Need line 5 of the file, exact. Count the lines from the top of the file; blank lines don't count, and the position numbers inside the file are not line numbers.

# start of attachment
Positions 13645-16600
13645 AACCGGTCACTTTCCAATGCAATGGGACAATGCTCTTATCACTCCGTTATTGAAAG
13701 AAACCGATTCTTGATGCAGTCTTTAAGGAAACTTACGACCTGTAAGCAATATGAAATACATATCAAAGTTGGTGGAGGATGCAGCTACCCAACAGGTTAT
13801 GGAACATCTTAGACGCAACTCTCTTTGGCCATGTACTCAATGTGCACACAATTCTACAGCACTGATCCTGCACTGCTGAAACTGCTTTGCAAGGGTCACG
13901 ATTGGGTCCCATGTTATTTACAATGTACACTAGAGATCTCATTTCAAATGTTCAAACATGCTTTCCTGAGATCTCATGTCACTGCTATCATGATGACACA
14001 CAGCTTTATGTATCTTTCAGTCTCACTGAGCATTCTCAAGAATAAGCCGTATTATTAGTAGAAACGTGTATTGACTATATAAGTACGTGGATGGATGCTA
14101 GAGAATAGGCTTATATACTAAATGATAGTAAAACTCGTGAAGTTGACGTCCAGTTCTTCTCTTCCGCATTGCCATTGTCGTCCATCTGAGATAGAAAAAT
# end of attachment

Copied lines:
13901 ATTGGGTCCCATGTTATTTACAATGTACACTAGAGATCTCATTTCAAATGTTCAAACATGCTTTCCTGAGATCTCATGTCACTGCTATCATGATGACACA